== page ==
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20 Signs of Drowning Taught to Lifeguards

As beach season revs up, a San Clemente lifeguard shares the telltale signals of swimmer distress that everyone should know.

Editor's Note: Patch originally published this article June 4 of 2011. We decided these tips are worth repeating in the last days of May, which is beach safety month in the city.

San Clemente Marine Safety Officer Nick Giugni spends his days scanning the coast for swimmers in trouble, but he can’t do it alone.

That’s why, at the first-ever , he shared the 20 signs of drowning or distress in hopes that any beachgoer could save a life this year.

But Giugni and his colleagues warned that it’s never a good idea to go after a swimmer in distress yourself; always get a lifeguard.

However, if it’s a case where seconds count, don’t go in without a flotation device and never get within arm's reach of the victim; he or she will pull you down out of reflex.

Some signs are obvious, but others are subtle enough for the average person to miss. If you see any of the following signs, the swimmer might be in distress or in danger of drowning:

  1. Making no progress or moving out to sea while swimming in; this means the swimmer is caught in a rip current.
  2. Waving for help
  3. Hair in the face; this means the swimmer is focusing more on getting a breath than seeing.
  4. Double-arm backstroke; this indicates the swimmer may be desperately flailing to shore
  5. Broken leash or lost surf or body board
  6. Swimmer is facing shore
  7. Taking waves to the back of the head
  8. Panicked look on swimmer’s face
  9. Small children; if you see a small child deep in the water, rush for a lifeguard—the kid can disappear in an instant.
  10. Weak swim stroke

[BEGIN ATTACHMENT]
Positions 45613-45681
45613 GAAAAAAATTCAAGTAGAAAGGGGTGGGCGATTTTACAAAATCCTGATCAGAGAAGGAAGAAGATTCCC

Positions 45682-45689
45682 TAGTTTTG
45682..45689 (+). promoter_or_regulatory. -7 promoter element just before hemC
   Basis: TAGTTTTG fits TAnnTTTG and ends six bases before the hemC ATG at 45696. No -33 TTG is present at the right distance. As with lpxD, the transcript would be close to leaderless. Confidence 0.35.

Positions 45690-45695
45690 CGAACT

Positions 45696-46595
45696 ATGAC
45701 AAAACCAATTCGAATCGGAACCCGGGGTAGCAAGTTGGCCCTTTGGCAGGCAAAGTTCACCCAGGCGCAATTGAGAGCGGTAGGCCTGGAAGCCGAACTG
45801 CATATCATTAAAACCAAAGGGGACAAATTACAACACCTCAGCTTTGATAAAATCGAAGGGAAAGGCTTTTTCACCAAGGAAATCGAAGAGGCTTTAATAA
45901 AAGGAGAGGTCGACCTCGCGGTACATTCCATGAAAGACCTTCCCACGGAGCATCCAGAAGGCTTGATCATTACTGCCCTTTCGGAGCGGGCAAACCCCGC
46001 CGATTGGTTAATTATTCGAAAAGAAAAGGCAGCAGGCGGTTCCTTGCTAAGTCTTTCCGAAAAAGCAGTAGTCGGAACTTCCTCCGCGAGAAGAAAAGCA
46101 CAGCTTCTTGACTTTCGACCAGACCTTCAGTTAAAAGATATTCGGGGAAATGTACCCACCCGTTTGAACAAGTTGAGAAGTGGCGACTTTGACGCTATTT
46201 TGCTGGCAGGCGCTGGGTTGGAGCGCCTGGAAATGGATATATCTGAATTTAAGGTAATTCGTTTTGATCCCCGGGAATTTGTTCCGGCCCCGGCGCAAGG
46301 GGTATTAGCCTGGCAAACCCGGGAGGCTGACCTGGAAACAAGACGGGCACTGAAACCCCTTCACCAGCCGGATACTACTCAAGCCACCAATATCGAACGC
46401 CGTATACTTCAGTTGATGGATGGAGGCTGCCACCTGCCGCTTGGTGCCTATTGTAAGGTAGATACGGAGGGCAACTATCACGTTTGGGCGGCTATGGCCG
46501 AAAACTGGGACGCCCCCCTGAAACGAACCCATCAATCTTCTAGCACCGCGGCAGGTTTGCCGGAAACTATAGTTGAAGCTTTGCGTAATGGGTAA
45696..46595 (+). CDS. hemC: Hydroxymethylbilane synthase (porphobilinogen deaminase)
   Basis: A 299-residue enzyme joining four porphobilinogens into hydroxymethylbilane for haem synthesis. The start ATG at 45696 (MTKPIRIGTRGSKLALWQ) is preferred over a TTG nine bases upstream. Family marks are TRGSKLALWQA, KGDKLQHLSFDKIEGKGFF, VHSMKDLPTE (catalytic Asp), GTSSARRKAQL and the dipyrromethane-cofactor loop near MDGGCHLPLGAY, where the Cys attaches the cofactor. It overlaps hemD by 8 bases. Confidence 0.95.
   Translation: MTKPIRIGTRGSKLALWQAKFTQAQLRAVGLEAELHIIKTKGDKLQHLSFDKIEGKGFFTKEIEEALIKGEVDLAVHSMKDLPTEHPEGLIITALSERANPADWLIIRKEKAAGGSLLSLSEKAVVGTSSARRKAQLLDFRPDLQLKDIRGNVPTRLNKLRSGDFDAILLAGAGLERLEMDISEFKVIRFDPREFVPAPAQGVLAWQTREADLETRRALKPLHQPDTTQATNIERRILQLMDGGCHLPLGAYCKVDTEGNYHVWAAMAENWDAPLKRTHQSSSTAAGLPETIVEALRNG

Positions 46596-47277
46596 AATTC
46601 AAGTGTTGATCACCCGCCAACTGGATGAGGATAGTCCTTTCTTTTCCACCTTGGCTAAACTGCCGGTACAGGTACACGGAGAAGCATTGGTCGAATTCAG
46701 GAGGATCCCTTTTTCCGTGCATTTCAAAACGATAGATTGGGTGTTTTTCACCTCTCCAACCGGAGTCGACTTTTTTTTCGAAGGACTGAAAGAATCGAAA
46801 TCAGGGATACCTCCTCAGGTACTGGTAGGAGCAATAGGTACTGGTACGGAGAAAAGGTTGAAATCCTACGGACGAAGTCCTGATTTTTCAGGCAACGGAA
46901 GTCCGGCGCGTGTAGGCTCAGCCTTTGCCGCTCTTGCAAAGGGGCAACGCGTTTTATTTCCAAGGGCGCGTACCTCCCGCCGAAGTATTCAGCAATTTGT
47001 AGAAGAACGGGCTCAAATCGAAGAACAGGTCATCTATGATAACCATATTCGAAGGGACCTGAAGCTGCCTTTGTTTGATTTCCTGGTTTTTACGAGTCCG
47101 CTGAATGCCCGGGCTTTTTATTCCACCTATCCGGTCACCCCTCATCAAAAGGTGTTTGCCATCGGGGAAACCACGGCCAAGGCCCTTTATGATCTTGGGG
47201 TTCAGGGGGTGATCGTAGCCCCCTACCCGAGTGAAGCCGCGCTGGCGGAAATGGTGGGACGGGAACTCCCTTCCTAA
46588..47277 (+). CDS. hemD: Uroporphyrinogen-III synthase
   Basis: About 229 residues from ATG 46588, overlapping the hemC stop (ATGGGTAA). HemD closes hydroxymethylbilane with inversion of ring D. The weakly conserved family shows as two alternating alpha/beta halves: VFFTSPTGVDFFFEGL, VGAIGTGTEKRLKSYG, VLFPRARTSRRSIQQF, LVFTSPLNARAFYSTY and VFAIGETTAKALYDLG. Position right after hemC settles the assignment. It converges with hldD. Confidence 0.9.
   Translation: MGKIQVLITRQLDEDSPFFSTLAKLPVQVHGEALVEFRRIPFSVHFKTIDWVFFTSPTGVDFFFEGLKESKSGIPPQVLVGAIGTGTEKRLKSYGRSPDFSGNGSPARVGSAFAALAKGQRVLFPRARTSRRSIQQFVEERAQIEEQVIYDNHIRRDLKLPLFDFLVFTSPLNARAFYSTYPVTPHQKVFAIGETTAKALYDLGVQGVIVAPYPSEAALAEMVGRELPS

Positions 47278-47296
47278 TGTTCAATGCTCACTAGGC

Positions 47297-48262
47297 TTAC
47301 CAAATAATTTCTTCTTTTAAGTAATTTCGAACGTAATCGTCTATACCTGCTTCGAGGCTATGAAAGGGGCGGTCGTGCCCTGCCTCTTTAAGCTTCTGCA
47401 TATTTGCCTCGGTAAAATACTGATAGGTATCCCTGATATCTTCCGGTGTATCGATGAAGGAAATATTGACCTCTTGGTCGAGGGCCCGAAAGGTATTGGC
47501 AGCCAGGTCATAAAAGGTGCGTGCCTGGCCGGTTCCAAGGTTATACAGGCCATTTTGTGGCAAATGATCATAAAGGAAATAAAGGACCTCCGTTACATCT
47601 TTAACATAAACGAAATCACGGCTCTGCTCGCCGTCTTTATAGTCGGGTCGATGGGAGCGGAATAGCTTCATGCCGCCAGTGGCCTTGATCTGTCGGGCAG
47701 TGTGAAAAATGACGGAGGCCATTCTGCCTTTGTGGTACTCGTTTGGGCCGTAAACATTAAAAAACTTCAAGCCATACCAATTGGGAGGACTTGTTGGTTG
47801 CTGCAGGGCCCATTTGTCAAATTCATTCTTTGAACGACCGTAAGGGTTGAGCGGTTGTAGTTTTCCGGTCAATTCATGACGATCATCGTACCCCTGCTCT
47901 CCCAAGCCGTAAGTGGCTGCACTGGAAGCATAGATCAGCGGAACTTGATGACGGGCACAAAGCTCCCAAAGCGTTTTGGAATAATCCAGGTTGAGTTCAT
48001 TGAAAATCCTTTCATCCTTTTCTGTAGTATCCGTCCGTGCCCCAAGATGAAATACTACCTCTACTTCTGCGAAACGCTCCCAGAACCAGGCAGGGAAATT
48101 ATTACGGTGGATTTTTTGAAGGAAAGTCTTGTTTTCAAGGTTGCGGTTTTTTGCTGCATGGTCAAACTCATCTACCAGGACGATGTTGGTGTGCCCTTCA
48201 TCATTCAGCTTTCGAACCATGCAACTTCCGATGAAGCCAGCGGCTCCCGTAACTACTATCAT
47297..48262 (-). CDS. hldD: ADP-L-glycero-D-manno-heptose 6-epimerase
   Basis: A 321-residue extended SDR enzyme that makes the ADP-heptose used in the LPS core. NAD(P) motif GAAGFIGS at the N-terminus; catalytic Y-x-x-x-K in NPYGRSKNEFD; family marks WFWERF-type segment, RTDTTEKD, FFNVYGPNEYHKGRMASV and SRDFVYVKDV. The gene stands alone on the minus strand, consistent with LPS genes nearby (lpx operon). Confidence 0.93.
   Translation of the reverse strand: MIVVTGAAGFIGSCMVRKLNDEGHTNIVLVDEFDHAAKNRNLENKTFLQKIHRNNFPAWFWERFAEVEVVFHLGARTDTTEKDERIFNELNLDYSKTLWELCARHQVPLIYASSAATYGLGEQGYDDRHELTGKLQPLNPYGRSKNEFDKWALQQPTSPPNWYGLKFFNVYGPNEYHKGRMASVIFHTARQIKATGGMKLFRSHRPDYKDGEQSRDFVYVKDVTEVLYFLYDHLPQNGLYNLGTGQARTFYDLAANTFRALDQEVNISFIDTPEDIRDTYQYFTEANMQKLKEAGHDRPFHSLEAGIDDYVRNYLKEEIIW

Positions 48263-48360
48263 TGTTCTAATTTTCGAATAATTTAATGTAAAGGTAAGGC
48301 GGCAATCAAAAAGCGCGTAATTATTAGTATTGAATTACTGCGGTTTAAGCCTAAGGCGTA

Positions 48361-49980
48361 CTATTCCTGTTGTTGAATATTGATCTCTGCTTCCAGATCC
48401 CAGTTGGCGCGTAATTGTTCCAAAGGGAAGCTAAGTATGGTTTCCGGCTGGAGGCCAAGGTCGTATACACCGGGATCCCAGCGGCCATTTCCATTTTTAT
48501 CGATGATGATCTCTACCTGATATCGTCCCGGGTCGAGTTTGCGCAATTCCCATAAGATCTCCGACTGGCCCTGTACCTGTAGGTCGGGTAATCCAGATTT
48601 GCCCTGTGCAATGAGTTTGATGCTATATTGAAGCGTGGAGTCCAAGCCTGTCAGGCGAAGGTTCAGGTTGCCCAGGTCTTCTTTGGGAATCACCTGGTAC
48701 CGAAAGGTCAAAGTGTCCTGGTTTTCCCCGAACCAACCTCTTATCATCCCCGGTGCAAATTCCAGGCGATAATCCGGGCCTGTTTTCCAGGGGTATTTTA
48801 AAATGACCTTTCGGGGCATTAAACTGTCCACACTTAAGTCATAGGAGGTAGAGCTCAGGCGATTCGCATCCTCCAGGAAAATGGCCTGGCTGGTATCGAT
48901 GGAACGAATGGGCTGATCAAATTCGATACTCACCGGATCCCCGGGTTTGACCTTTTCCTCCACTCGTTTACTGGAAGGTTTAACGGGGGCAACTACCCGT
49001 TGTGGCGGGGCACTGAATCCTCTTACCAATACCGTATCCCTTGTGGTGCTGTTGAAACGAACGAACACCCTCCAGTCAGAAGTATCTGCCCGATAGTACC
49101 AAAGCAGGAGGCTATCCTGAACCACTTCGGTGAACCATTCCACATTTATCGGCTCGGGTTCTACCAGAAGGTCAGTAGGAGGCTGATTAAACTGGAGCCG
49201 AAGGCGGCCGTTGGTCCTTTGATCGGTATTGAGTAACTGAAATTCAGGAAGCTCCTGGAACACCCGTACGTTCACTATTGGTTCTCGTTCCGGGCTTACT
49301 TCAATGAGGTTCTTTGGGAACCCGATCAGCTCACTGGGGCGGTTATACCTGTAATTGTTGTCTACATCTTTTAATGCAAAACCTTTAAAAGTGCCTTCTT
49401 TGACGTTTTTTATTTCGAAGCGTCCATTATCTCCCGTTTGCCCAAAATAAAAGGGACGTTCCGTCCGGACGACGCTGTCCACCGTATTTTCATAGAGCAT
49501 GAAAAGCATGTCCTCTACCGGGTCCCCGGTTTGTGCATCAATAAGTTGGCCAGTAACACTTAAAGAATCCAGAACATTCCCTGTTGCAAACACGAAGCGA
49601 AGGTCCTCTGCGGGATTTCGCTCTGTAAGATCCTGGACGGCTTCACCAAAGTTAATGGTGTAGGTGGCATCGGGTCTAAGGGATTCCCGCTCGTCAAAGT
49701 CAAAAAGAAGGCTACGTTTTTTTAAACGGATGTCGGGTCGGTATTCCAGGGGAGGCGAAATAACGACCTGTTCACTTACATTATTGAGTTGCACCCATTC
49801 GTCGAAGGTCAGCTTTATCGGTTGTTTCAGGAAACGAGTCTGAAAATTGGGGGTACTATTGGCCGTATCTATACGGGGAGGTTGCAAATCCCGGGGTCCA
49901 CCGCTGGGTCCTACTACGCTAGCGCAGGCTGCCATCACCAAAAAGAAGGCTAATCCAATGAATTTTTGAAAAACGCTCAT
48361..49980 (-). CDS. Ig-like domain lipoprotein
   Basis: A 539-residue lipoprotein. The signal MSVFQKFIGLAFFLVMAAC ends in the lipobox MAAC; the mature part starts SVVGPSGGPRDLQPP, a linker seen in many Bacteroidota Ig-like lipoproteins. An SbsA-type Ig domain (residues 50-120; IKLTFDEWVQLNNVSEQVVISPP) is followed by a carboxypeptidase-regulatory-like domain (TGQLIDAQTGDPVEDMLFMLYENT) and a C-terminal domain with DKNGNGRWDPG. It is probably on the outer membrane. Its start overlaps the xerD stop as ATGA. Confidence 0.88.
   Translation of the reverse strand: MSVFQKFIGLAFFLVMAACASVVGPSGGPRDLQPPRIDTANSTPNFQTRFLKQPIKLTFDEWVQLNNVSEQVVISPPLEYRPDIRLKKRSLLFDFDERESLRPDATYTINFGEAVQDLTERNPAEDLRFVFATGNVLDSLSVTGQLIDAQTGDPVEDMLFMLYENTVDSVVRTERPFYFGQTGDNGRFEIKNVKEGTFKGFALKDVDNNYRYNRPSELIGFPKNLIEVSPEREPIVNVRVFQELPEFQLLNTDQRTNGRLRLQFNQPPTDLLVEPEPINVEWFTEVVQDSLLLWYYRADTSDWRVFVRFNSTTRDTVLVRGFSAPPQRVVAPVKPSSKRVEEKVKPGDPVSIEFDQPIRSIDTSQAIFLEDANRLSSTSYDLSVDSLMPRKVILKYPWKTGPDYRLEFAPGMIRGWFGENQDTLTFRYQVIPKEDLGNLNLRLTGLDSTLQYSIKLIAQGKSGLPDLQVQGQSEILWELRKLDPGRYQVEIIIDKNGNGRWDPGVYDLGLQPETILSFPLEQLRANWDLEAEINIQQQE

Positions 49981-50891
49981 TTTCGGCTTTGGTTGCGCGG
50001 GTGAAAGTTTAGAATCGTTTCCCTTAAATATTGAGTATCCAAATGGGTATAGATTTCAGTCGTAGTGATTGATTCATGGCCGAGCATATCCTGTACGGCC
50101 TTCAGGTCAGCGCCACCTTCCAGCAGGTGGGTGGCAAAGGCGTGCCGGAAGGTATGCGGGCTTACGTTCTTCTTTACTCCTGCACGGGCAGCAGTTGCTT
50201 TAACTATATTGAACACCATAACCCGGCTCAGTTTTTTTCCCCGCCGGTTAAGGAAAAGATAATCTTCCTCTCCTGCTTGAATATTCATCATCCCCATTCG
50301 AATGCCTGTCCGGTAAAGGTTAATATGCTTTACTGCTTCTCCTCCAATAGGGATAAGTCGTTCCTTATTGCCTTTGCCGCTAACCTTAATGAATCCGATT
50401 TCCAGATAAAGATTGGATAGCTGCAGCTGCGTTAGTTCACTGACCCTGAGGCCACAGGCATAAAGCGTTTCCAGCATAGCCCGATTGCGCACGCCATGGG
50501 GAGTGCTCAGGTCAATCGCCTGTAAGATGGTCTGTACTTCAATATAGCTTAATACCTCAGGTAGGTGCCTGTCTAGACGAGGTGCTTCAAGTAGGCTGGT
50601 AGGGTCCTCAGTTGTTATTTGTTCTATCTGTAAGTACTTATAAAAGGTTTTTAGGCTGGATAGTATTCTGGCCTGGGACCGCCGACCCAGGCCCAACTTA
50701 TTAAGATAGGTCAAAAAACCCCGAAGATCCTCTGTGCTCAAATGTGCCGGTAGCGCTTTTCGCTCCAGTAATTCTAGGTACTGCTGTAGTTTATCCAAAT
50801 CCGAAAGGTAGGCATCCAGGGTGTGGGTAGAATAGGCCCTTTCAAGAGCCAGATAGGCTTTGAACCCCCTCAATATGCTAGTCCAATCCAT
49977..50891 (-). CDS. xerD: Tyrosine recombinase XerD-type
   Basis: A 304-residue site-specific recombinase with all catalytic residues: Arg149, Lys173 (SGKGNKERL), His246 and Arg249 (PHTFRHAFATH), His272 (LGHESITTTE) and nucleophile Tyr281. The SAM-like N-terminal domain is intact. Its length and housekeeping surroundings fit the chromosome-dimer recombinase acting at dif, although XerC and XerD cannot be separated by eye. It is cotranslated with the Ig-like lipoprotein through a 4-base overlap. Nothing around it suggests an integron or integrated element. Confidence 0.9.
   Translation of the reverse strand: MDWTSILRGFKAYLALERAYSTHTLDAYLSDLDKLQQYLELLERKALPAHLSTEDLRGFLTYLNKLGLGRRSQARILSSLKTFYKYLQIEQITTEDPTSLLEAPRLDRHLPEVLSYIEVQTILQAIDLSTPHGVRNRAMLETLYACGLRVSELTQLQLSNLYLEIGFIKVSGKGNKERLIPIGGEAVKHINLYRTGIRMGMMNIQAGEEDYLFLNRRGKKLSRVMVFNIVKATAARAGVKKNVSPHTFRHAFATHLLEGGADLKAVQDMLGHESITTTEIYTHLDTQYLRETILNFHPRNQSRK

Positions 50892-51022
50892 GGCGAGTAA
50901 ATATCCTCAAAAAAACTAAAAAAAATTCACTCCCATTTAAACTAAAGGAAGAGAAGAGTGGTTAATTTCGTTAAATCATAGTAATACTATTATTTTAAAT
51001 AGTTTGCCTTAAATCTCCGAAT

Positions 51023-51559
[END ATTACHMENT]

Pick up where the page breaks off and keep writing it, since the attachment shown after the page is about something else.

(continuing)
11. Bailing from body/surfboard
  12. Going “over the falls,” i.e., swimming in the impact zone where the waves crash
  13. Fully or partially dressed in non-swim attire
  14. Paddling farther and farther out; afraid to come in
  15. Caught in a lateral current moving toward rocks or jetties; this is very dangerous because usually the swimmer won’t realize he or she is in danger. The upside is just shouting to them can often get them to realize and swim in—no harm done.
  16. No swim fins in large surf
  17. Multiple people on a single surfboard or other flotation device
  18. Head is low in the water
  19. “Climbing the ladder,” meaning the swimmer is flailing his arms and legs while vertical, rather than swimming horizontally; this indicates the victim is desperately trying to stay above water.
  20. Floating face-down
Lindsey Hanson May 22, 2012 at 08:17 PM
I knew the last one!
Golden State Lifeguards June 12, 2012 at 07:58 PM
This is such a great article that anyone going to the beach should be aware of! Drownings are preventable and awareness should be taken to a whole new level. On occasion we do get called on to provide private lifeguarding services to beach parties along Southern California beaches and this information is shared among our staff by our career open water guards. Good stuff! ### Golden State lifeguards http://www.goldenstatelifeguards.com 888-571-2142

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